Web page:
Too much salt intake may eventually cause high blood pressure or hypertension which could increase your risk for heart disease. Hypertension can injure or overstretch the walls of your blood vessels, block blood flow and make it harder for the heart to pump blood through your body. It may also increase your risk for heart failure and a heart attack.

To protect your heart health, we recommend that you manage your sodium consumption and explore healthier ways to enjoy your food without adding extra salt.

5 Tips to Reduce Salt Consumption

These tips may help you keep your salt intake below the recommended daily limit of 2,300 mg:

1. Limit processed and packaged foods.
Processed and packaged foods, whether they’re in a can, box, jar or foil, usually contain preservatives like sodium that help stretch their shelf life. The obvious high salt foods include chips, cereals, crackers, cookies, cottage cheese and processed meats like bacon, ham, hotdogs, chicken nuggets, etc. to limit your salt intake.

2. Read food labels or nutritional information.
If it’s hard for you to completely cut out packed or processed food, the best compromise is to take note of the sodium content in food labels or nutritional information. When shopping, compare various kinds or brands of a specific food item and choose the one with the least sodium content.

3. Prepare your own healthy meals.
Fast food and foods prepared by some restaurants also contain excess amounts of salt. One of the best ways to avoid these is to prepare your own meals using fresh, whole ingredients such as fruits, vegetables, grains and fresh meat, without adding extra salt.

4. Do your research before dining out.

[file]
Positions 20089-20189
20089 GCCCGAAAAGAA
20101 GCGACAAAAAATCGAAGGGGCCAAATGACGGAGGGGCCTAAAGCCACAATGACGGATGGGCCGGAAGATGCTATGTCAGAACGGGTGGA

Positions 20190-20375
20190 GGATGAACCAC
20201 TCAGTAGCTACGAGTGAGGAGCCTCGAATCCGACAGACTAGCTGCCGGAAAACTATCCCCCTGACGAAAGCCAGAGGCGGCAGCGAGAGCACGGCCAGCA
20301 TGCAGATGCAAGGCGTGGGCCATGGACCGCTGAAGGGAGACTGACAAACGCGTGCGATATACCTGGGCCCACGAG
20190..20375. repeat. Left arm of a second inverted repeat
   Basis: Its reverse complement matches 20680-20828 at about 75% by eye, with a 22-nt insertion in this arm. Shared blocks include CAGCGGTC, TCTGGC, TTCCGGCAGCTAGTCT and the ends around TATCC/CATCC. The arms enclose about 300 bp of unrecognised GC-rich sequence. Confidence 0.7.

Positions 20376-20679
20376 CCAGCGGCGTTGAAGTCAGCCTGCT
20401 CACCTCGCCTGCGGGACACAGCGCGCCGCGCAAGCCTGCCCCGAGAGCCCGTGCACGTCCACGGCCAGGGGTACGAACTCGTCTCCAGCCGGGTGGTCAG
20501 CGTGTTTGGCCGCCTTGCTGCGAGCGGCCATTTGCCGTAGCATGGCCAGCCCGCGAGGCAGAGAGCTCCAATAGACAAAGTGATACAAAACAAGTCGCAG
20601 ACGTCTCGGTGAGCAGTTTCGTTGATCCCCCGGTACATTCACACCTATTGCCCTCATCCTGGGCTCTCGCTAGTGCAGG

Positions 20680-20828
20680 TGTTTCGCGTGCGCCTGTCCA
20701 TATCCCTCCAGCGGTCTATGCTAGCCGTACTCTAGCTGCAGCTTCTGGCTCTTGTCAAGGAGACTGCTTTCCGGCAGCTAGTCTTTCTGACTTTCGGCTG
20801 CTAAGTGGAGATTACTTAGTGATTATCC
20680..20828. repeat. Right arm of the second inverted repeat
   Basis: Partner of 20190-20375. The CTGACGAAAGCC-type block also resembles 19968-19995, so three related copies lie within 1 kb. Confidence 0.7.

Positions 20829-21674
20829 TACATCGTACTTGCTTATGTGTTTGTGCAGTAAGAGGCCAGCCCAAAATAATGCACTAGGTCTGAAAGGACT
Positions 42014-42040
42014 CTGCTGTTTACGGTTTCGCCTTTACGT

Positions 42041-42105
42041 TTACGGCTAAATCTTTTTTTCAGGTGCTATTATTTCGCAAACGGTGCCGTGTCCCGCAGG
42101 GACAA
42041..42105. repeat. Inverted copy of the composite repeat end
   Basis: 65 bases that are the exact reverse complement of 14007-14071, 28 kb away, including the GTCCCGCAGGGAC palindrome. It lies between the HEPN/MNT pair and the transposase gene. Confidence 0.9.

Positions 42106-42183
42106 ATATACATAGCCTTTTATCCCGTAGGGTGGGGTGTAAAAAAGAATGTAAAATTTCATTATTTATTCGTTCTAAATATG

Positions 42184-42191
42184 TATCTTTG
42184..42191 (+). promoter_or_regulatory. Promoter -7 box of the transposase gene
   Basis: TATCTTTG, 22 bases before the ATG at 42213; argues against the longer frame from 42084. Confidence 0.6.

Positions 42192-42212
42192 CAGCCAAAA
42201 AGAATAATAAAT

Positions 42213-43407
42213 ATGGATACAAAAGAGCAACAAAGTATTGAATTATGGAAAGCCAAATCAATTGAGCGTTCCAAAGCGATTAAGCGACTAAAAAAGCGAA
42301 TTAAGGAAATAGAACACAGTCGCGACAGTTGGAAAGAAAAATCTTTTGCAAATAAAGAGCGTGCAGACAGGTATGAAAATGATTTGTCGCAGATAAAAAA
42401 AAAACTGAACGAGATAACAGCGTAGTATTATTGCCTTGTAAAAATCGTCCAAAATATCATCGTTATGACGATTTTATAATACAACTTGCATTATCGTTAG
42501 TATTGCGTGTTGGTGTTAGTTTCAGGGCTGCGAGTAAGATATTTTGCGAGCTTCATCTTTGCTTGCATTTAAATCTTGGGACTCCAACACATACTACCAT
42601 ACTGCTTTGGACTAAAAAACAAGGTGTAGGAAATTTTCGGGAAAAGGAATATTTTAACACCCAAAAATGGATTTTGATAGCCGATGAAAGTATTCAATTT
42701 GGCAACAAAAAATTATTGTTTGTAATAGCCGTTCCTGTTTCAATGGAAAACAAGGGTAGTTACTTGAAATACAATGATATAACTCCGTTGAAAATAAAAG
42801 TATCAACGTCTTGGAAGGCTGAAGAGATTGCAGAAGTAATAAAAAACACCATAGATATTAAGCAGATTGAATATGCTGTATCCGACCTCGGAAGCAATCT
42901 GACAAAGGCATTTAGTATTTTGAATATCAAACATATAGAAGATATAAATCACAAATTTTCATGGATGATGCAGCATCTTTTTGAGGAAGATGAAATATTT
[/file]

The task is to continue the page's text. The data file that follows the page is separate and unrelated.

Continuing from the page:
Eating out can be entertaining with family and friends. However, to avoid consuming too much salt, we recommend that you search for restaurants that provide healthier options or are more flexible for specific requests. Visit the websites of your top picks and see if they post the nutritional information of the meals they serve. Otherwise, when you’re in the restaurant, you can request your order be served without salt.

5. For flavoring, use herbs and spices instead of salt.
Of course, we want our food flavorful but that shouldn’t always mean salty. When cooking or preparing food, you can explore healthier flavoring options such as garlic, turmeric, peppermint, cinnamon, chili powder, oregano, cumin and parsley. Go easy on mustard, mayonnaise, soy sauce and other dips or sauces as they could also be high in sodium.


The love for salty food is something you develop over time, but you can also unlearn it for the better. It may take about 6-8 weeks to get used to eating food with little to no salt, but the long-term benefits of it are worth the effort.

Limiting your salt intake can help lower your blood pressure and cholesterol levels, prevent the thickening and hardening of your arteries, allow your heart to pump more efficiently and reduce your risk of a heart attack, heart failure, stroke, diabetes and more.

American Heart Association
Food and Drug Association
Heart Foundation
National Kidney Foundation
Medical News Today

Heart Quiz

How healthy is your heart?

Find a Cardiologist

Fill out a contact form and we’ll call you to refer a doctor.